For example, the RR of developing lung cancer is around 40 23 for habitual (male) smokers. In other words, a smoker’s chance to get lung cancer is 2,300% that for a non-smoker.
The first report on higher leukaemia rate for children living near high-voltage Power Lines is the Wertheimer & Leeper study of 1979 and another by Savitz et al. in 1988 . Much work has been done afterwards by organizations such the US-based Institute of Electrical and Electronic Engineers (IEEE) mostly disproving the findings above. The United Kingdom Childhood Cancer Study UKCCS (UKCSS) found no evidence for increased “risk for childhood leukaemia, cancers of the nervous system, or any other childhood cancer” in reports in 1999 (about electricity supply), in 2000 (proximity to electrical installations including Power Lines) and 2002 (electric fields in general) .
The most important recent scientific epidemiological results for Power Lines and cancer have been published in June 2005 by Professor Gerald Draper of the University of Oxford’s Childhood Cancer Research Group . In the study:
• Children within 200 m of high-voltage Power Lines had a relative risk of leukaemia of 1.69
• Those between 200 and 600 m had a RR of 1.23. This is not compatible with current knowledge on biological effects of magnetic fields. At 200 m, fields from Power Lines are less than the average fields in homes from other sources.
• RR appeared to decrease with distance. There is less than 1% probability that this finding is purely due to chance (an estimate usually indicated with “p<.01”)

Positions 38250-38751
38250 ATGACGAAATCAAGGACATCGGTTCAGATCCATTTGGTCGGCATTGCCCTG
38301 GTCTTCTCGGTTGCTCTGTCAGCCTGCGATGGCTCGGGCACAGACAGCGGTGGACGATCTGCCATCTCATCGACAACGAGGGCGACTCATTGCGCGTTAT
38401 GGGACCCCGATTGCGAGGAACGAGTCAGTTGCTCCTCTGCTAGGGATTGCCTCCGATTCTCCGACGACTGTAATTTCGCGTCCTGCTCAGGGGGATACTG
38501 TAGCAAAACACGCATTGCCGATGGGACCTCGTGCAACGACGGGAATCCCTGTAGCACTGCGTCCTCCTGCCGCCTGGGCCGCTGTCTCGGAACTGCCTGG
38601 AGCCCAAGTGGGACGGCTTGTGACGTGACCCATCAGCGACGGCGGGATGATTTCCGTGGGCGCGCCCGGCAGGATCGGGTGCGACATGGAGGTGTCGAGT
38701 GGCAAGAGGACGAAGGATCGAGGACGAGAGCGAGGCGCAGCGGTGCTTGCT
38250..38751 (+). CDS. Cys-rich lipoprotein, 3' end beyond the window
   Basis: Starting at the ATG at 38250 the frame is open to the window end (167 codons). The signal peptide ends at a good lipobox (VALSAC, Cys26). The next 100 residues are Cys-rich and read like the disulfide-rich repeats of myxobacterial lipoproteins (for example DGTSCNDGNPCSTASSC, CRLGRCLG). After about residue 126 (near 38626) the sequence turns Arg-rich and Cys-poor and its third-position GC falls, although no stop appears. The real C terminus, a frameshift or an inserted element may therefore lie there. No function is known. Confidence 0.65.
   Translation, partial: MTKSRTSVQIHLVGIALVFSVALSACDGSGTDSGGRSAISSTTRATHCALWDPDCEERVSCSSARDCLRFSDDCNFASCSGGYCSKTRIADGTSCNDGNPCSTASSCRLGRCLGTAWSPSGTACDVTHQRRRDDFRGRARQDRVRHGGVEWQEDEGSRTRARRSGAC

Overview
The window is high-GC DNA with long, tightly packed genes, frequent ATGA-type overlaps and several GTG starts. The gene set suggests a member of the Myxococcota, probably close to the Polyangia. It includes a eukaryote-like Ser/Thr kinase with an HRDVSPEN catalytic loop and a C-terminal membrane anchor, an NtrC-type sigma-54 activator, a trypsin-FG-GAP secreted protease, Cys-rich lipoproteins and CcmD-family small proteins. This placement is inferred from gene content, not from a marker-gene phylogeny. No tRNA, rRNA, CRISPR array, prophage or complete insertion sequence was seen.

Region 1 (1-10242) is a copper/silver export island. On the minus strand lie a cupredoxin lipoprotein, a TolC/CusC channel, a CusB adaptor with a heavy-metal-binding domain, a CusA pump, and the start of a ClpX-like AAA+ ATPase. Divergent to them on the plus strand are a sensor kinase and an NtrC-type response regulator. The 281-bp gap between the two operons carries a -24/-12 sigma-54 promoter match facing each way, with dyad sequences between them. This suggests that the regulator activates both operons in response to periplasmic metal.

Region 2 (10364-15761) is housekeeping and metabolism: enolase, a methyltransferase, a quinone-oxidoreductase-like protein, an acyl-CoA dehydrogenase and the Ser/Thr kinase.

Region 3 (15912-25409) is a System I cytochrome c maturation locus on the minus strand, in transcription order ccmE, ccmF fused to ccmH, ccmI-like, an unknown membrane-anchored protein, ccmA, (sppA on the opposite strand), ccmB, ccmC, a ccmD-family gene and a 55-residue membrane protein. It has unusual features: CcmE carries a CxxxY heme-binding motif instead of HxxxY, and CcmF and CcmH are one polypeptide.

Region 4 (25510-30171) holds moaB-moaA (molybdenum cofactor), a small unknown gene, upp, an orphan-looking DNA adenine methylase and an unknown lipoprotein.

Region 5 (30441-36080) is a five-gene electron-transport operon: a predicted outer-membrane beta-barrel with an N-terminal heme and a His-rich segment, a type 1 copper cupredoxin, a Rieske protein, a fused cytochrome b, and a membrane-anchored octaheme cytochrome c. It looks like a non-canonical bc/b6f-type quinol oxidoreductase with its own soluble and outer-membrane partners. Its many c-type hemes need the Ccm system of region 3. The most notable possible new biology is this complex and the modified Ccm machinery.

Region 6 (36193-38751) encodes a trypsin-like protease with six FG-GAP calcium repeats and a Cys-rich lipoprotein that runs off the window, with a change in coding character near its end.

• No excess risk for other childhood cancers correlated to proximity to lines
At first glance, there may be something about children leukaemia, likely associated to proximity to Power Lines. Still, there is no known mechanism, and the relative risk is minimal. As pointed out in the editorial accompanying the Draper article, Power Lines may account (if they do) for no more than five cases of disease per year in the UK, compared to more than 200 children dying because of traffic accidents, and 32 in house fires . Furthermore, there is no indication of effects for any other form of cancer . This means that at present there is no incontrovertible data clearly indicating a cancerous danger in power lines for children and adults.
But it is not possible to design a study proving the negative, that Power Lines do not cause any risk of cancer. The consequence is that the public controversy is likely to stay with us for the foreseeable future. The diversity of comments to the Draper study is in fact truly remarkable .